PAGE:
TATIANA VASCONCELOS, Disability Consultant, said that for people with disabilities, particularly women and girls, information and communication technology had become another barrier in this pandemic context. She highlighted that the pandemic had deepened the “circle of invisibility of disability”, in which the needs of persons with disabilities had not been taken into account when designing and implementing public policies to address the needs generated by this global crisis. She recommended that support recovery responses included a human rights approach that placed all people at the centre of the solutions, without any distinction of gender, age, ethnicity, race, religion or disability. Ms. Vasconcelos concluded by saying that this pandemic was giving the world the opportunity to be better, more inclusive, supportive, fair and empathetic societies but it would depend on the commitment of each and every one to make it possible.

JAROSLAW PONDER, Head of the Office for Europe at the International Telecommunication Union, explained that COVID-19 had widened further the gender gap in technology. As women made up half of the work force worldwide, equality of opportunity in the tech sector was a goal that needed to be prioritised. Focusing on working for a more gender balanced information communication technology sector and for a more gender balanced use of information communication technology across society was imperative if the world was to achieve the Sustainable Development Goals. Mr. Ponder said that women comprised more than 40 per cent of university graduates in science, technology, engineering and mathematics-related fields which needed to be translated into women and girls’ strong participation in the technology sectors that continued to remain remarkably low. Without greater involvement of girls and women in technology, the kinds of products, services and platforms being created would not address the needs of half the population. Mr. Ponder concluded by saying that, as the world moved towards 2030, now was the time to take bold steps to ensure that girls and young women enjoyed the digital revolution.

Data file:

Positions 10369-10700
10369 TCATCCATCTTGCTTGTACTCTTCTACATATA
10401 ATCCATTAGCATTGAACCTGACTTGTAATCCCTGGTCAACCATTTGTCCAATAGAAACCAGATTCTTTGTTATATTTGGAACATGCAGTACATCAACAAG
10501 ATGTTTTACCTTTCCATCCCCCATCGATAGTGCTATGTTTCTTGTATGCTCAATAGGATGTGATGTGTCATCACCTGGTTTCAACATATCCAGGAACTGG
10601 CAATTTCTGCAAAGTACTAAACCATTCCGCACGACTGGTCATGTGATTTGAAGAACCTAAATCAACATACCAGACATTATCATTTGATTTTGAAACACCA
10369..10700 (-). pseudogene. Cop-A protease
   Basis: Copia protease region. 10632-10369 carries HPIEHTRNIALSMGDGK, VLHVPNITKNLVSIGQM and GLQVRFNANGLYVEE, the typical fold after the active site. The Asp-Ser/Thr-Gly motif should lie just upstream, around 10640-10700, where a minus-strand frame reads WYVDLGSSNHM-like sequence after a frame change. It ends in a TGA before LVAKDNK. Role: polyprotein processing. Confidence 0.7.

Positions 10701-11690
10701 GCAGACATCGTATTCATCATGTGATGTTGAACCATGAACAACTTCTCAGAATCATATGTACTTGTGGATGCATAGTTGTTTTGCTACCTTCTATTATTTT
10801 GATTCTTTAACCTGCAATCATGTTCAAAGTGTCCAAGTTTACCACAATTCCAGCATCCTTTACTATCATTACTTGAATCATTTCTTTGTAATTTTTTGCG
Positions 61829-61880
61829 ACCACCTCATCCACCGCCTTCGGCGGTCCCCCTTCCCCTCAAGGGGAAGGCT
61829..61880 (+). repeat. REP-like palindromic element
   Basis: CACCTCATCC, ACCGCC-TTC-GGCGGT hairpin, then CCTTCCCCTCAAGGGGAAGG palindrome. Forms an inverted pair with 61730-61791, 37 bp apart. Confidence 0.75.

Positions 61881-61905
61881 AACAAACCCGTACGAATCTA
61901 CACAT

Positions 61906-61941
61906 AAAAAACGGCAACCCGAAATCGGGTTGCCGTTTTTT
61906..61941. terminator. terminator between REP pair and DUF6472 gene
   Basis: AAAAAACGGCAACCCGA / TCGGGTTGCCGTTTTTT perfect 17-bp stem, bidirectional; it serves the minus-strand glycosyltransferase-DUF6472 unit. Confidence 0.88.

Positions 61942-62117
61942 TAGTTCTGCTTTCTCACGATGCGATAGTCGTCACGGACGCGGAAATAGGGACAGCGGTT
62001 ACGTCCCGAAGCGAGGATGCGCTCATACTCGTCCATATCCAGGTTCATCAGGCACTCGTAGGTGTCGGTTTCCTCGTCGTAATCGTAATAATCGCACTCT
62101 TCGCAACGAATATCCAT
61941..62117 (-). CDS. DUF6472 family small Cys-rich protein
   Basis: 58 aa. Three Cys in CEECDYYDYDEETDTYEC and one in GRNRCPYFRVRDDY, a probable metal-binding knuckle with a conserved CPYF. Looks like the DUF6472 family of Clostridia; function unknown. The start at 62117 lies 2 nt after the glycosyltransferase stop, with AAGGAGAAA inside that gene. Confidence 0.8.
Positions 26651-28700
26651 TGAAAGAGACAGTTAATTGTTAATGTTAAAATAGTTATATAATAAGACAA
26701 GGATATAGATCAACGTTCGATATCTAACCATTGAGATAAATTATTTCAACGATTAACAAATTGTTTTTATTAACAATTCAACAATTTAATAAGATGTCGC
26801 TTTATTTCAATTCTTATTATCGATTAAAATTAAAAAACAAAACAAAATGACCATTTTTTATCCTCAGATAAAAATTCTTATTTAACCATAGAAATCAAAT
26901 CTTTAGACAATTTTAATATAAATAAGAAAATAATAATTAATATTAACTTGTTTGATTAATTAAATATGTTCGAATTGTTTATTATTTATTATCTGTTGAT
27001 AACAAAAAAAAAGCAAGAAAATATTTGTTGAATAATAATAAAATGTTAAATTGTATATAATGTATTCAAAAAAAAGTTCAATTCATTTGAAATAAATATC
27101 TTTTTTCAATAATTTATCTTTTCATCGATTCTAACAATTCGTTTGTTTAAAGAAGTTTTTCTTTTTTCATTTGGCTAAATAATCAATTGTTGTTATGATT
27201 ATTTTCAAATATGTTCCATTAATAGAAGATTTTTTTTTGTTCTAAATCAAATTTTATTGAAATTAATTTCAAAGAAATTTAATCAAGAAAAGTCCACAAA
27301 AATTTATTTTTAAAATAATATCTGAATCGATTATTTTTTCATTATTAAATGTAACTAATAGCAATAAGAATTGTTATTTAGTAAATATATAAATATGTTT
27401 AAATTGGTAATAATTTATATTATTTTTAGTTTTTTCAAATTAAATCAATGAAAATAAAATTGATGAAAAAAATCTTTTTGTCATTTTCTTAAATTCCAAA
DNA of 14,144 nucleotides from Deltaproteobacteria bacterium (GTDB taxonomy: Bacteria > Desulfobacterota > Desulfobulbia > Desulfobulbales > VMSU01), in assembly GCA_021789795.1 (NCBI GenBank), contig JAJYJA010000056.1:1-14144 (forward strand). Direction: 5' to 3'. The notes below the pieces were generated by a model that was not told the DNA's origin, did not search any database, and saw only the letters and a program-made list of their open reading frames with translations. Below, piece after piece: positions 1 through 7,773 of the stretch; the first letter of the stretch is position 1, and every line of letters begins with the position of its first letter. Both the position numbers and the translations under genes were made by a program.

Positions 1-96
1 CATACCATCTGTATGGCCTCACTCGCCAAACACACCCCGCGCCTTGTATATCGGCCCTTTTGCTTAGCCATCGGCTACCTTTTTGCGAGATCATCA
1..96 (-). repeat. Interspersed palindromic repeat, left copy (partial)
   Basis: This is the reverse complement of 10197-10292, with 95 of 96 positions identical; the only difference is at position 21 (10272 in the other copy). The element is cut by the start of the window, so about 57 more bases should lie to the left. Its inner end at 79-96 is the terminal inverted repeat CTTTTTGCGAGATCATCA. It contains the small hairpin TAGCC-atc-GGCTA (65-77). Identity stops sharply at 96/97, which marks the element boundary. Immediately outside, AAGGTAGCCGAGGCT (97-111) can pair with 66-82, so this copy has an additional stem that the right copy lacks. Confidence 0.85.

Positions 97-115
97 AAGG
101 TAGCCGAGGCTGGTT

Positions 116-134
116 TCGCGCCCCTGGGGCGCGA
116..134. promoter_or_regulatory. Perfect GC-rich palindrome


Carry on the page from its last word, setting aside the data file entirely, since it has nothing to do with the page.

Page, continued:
LAINAH NDIWENI, Legal Researcher, said that communication for development in human rights was very important and critical in defending and promoting women’s human rights. Carrying out her work as a legal researcher while upholding social distance was a challenge in a developing country like Zimbabwe because of the need to first acclimatise to the new digital normal which was non-existent in her work. There was also a need to address the inequalities in access to information, as many women and girls could not afford the high cost of data. There was a need for the Human Rights Council to strengthen capacity building and advocacy in all spheres of women human rights defenders in bridging the digital gap in women and girls. Ms. Ndiweni concluded by saying that the Human Rights Council should ensure that packages and other responses to mitigate the economic impacts and digital divide must be gender-centred and must promote all women in all areas: the marginalised, vulnerable, disabled, elderly and illiterate women.

Discussion

Speakers recognised the potential for information and communications technologies to promote economic development and the enjoyment of human rights and commended the expert mechanisms for continuing to improve the understanding of the gender dimensions of human rights violations. They acknowledged that it was imperative that a multi-pronged, integrated approach was taken to overturn the strong forces that reinforced and perpetuated gender inequalities. Some speakers stressed the importance of the integration and implementation of a gender transformative perspective in the work of the Human Rights Council as well as an intersecting perspective into the Human Rights Council resolutions, and of mainstreaming it in the work of Special Procedures and in the mandates of fact-finding and monitoring missions. Other speakers added that besides socio-economic disparities, the digital divide also had an inter-generational dimension that needed to be considered so that no women, whatever their age, income or geographic location, were left behind. Particular attention needed to be paid to women and girls who were victims of intersecting forms of discrimination. A normative and regulatory framework was needed to prevent online-violence and cyber-crime. Calls were made to end abuse, intimidation, and slander of female journalists and women human rights defenders.